Luveve Member of Parliament Stella Ndlovu has expressed concern over poor voter registration in her constituency warning that the constituency is one of those which could be lost if voter registration apathy continues.
According to the Zimbabwe Electoral Commission (ZEC), Bulawayo risks losing three constituencies during the upcoming delimitation exercise if the figures do not improve.
Delimitation is the process of dividing the country into constituencies and wards for the purposes of elections of persons to constituency seats in the National Assembly and of councillors to local authorities.
Speaking at a resident meeting in Luveve, Saturday, Honourable Ndlovu said there is need to embark on a campaign to encourage eligible citizens to register as voters.
Ndlovu explained that if the numbers do not increase, the constituency would risk being delimited and all the benefits meant for them would be channeled to other constituencies.
The MP said wards 15 and 16 (Luveve and Gwabalanda) combined have a total of about 15 000 voters and need about 11 000 more to be deemed a constituency.
“At the moment we still have Cowdray Park to help increase the number but it already has 23 000 registered voters. If they get 3000 more then they will stand on their own. The onus is up to wards 15 and 16 to ensure that we get more people to register. There are a lot of people in our wards and if we do not challenge one another we will lose our constituency,” she said.
A resident from Ward 15, Amon Mpofu, said parents are to blame as they do not encourage their children to register to vote.
He said parents leave their children behind when they attend community meetings with legislators resulting in them missing out on information that could equip them with the knowledge on the importance of exercising their right to vote.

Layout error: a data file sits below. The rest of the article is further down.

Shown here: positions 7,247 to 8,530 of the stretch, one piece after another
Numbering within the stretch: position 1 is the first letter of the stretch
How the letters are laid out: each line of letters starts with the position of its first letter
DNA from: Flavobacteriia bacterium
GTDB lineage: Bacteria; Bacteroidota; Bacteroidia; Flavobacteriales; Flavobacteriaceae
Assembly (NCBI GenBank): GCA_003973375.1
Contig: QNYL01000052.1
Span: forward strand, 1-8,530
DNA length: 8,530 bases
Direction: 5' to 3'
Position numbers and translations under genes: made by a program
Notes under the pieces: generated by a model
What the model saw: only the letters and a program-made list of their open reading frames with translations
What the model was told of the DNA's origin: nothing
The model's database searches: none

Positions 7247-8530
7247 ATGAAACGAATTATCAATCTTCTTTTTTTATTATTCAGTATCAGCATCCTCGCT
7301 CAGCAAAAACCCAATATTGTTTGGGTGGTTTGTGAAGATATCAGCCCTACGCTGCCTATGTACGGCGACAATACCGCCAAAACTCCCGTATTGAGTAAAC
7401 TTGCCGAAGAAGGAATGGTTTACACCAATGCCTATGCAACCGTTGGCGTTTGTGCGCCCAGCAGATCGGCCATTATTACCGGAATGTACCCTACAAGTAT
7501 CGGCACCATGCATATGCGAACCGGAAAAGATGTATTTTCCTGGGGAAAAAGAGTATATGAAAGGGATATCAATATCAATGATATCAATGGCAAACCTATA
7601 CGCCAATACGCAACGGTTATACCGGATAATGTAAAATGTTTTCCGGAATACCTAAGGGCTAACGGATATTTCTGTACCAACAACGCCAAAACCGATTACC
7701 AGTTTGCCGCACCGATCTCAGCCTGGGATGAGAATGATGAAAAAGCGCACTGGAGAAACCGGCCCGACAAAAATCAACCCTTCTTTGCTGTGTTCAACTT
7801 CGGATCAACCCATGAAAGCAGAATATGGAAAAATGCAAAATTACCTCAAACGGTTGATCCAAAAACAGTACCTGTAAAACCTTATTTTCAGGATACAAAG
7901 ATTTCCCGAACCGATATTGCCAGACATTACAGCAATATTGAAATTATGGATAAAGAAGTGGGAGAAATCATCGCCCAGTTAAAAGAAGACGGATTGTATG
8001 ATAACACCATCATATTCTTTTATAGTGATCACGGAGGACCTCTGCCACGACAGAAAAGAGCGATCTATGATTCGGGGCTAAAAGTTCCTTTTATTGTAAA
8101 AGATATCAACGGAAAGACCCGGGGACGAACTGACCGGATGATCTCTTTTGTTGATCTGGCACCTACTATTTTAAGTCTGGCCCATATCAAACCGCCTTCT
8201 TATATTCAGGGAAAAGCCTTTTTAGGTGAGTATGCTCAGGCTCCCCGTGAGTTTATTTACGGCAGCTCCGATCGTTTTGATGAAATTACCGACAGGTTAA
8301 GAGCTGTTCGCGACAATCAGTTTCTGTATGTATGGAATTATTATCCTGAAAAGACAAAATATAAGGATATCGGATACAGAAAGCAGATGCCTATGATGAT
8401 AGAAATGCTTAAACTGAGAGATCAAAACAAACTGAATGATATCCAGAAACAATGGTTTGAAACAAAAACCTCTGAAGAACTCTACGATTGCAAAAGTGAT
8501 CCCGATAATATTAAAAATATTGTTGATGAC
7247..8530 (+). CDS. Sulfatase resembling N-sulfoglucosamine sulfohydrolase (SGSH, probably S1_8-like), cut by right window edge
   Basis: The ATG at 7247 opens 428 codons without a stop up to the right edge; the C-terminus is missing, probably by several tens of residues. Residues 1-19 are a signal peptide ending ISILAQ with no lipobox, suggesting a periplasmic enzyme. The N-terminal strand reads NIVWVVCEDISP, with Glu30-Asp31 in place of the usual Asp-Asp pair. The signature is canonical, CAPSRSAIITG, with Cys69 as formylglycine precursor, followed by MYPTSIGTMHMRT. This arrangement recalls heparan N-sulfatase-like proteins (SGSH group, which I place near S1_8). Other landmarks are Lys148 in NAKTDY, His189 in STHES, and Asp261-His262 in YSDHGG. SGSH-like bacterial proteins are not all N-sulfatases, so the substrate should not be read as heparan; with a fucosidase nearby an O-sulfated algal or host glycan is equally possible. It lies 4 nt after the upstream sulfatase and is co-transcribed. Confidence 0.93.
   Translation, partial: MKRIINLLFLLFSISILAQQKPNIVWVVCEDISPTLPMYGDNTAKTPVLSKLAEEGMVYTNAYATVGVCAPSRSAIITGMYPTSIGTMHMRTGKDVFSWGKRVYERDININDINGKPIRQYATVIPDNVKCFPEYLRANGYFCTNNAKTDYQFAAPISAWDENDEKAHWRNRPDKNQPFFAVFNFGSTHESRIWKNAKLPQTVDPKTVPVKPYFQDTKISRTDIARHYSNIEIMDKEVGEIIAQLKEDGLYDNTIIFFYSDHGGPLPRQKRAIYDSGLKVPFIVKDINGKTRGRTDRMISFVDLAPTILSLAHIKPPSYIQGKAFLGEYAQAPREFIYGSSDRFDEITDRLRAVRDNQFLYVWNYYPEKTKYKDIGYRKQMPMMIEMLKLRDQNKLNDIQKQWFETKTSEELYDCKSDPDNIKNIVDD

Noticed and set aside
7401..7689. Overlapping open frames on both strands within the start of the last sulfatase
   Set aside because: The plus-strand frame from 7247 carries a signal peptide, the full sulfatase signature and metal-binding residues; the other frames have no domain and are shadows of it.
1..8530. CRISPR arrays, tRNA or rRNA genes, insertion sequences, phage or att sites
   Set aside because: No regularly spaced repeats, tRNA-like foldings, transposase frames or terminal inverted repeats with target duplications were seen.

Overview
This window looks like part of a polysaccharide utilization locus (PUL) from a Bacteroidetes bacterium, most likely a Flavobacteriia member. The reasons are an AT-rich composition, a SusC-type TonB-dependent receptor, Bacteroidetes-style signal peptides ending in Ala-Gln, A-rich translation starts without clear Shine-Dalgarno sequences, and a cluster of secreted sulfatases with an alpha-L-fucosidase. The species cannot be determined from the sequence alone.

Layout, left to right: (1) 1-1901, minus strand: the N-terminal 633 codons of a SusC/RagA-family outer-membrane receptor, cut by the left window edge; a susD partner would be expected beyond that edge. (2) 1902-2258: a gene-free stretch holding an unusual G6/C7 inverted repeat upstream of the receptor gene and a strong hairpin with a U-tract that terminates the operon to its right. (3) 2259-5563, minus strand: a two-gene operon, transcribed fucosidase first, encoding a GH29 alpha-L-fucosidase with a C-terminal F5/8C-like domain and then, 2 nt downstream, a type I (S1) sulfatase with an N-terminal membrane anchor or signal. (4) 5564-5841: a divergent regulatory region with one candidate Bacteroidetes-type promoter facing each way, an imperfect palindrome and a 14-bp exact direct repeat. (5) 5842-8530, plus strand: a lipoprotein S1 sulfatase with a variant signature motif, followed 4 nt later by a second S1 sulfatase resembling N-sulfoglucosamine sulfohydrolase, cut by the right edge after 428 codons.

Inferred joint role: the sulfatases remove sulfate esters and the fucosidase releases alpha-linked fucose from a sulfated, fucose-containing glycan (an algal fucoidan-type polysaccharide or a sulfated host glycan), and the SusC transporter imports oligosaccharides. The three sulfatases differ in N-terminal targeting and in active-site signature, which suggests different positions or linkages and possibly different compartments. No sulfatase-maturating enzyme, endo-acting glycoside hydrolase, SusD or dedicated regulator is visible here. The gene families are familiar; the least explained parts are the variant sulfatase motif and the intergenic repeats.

“Parents must take it upon themselves to encourage their children to attend such meetings. Almost every parent comes from a home where there are youths but none of them brought them here. Such platforms are important to the youths because they give them a sense of responsibility over development of their communities. It is unfair for parents to come here all by themselves and make decisions on their behalf,” he said.
“Most of these youths spend their time loitering at shopping centres and bottle stores binging on alcohol instead of being encouraged to attend such constructive forums which can yield them opportunities to start up income generating projects.”
Lucky Sibanda, a youth who attended the meeting noted that young people are hardly awarded an opportunity to air their views when it comes to community development deliberations.
“I have been here the entire meeting and I have been raising my hand but haven’t been recognised. All opportunities are being awarded to the elderly yet the projects they want to embark on are said to develop the youths. We know what we want and we can speak for ourselves. Such attitude is what makes young people develop cold feet even during voting time because they are made to feel unworthy,” he said.
Ishmael Mnkandla, another youth laid the blame of poor voter registration on politicians citing that they make lots of promises during campaign time but never follow them through.
“If only politicians could be true to the word they give to people. Young people have lost hope. They feel they are being let down. Politicians promise us jobs and assistance to start up projects that would help us sustain ourselves but once they get into power we get nothing. At the end of the day it is difficult to encourage them to register to vote,” said Mnkandla.
Elizabeth Nkomazana, a community care giver challenged the government to ensure that all citizens acquire documentation that will enable them to vote.
“The biggest challenge is the issue of residents who do not have birth certificates. It thus becomes a hindrance to them to go and register to vote because of lack of documentation. If the government could at least assist every citizen to attain proper documentation. This does not only affect people in rural areas but also those in urban areas,” she said.
She said there must be a mechanism that should be set up to enable postal voting to accommodate Zimbabweans who are outside the country.
“We also need to encompass our children who have fled the country in search of greener pastures. The government must make provisions for them to be able to register and vote from where they are because it is their constitutional right to vote,” said Nkomazana.